Besides, there is something great in the reading of stories- they thrill the heart and reawaken the sleeping mind. Indeed, our world would be a sad and sorry place if we had not our stories.

And just as a parting thought to ponder, "The Evangelium has not abrogated legends; it has hallowed them, especially the "happy ending." The Christian has still to work, with mind as well as body, to suffer, hope, and die; but he may now perceive that all his bents and faculties have a purpose, which can be redeemed. So great is the bounty with which he has been treated that he may now, perhaps, fairly dare to guess that in Fantasy he may actually assist in the effoliation and multiple enrichment of creation. All tales may come true; and yet, at the last, redeemed, they may be as like and unlike the forms that we give them as Man, finally redeemed, will be like and unlike the fallen that we know."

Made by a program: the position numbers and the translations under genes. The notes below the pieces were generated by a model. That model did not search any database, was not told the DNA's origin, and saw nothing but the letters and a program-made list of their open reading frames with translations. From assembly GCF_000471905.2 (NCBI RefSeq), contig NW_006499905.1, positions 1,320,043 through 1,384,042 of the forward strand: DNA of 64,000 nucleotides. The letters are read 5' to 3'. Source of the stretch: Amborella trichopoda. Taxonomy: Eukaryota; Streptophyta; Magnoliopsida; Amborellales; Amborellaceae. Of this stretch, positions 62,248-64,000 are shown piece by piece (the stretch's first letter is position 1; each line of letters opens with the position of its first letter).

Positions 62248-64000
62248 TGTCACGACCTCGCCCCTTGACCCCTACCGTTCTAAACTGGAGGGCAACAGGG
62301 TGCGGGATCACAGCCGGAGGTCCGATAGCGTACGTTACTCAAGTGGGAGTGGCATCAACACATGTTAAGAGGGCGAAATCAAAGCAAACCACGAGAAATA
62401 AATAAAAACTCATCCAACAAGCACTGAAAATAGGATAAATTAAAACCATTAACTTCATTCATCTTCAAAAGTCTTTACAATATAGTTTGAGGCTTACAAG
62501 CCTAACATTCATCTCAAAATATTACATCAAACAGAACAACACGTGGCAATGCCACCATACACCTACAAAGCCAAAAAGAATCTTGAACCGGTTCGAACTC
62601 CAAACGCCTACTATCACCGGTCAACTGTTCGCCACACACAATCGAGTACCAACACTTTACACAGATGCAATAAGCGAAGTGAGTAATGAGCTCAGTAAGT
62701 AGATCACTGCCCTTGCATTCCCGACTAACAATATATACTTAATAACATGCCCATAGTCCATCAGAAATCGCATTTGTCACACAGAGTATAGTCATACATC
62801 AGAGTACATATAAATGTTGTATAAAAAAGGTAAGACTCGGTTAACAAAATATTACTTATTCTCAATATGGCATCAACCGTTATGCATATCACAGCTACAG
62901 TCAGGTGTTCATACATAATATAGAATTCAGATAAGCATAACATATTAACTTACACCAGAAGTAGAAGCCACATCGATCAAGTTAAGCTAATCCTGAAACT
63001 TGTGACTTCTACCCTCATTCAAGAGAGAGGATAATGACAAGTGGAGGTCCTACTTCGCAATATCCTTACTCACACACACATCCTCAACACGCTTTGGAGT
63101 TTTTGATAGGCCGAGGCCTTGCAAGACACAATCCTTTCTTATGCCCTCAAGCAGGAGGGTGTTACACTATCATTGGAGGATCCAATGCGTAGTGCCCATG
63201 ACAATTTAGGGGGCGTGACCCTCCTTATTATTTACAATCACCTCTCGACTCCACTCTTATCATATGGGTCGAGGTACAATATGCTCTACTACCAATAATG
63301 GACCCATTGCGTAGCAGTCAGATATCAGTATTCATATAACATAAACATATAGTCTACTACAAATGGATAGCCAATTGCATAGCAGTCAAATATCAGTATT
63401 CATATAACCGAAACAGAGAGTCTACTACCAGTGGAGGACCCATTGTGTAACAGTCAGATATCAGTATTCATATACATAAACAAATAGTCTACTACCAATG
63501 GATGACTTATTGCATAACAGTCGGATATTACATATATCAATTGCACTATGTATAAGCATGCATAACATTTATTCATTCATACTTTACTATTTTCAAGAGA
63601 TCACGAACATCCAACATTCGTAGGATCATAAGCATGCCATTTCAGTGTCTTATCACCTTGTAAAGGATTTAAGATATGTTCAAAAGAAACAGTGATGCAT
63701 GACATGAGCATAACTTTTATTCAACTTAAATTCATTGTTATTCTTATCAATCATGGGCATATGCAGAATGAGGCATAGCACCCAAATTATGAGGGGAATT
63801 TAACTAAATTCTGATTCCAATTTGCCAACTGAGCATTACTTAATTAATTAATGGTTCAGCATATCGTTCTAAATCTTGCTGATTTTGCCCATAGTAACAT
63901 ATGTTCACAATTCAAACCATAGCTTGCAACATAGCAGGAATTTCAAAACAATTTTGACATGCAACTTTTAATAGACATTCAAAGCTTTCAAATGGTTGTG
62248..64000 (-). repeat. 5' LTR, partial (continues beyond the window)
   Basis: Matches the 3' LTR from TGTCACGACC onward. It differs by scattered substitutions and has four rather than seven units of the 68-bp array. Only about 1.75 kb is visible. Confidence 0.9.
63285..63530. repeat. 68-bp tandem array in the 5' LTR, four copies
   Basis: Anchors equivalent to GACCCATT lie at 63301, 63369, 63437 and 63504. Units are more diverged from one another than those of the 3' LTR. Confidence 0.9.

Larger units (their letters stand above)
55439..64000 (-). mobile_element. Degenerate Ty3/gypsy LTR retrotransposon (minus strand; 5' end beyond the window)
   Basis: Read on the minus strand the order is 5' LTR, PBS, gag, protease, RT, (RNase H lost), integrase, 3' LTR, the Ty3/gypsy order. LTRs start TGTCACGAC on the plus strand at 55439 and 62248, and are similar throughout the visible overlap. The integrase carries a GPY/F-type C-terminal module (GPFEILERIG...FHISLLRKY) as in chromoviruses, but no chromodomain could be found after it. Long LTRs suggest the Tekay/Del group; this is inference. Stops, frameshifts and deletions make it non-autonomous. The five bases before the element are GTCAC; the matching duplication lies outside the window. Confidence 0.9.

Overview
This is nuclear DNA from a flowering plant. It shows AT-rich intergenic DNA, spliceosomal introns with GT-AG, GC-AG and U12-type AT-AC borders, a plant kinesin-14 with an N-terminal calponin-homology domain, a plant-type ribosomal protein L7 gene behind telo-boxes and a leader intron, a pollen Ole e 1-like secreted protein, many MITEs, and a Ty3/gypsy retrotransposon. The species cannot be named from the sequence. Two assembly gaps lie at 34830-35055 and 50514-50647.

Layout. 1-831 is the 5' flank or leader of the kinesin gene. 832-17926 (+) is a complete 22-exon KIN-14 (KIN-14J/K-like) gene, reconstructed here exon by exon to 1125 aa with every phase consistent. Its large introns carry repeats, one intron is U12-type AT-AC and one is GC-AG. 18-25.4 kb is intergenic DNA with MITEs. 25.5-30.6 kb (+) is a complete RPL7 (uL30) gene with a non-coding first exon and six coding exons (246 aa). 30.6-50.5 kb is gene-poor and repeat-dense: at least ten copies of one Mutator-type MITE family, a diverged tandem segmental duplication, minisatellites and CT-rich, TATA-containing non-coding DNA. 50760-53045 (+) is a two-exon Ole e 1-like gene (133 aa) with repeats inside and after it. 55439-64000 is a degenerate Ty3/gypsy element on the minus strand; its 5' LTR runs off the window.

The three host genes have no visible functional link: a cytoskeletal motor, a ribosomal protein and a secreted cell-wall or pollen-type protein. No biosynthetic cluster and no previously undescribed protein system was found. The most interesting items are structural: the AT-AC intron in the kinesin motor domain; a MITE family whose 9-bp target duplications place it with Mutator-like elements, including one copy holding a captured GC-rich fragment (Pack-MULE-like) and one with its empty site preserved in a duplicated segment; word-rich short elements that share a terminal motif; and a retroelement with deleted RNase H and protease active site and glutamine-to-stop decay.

Saturday, June 16, 2012

The Parody: Parasite or Art Form?

We've all encountered them.  Many of us have laughed, some have frowned with disapproval.  Some of us have even fashioned a few of them ourselves.  What are they? Parodies, also known as satires.  Each parody or satire mimics, often in a mocking fashion, an existing work or theme.  But, one may argue, is this not simply a form of plagiarism? Are not satirists merely mocking the genius of others, feeding parasitically upon the essence of the original? Or perhaps is there something truly brilliant about parodies? Might there be a special vision by which the satirist grasps the essence of that original and is able to cleverly play upon it? Is the parody a parasite, or an art?